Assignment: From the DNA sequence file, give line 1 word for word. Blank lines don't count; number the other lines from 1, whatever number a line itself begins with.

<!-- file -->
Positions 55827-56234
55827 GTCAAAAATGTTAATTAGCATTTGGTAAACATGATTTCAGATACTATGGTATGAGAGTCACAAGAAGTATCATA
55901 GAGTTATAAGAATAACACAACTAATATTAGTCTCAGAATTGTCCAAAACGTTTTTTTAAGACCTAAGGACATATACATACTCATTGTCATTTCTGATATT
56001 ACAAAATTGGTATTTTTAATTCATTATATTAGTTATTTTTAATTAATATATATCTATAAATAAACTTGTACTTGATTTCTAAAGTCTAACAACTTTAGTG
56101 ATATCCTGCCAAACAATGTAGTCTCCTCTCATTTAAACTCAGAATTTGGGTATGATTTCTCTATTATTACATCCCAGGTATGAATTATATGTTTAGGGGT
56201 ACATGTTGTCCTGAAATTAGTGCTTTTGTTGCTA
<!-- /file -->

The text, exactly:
Positions 55827-56234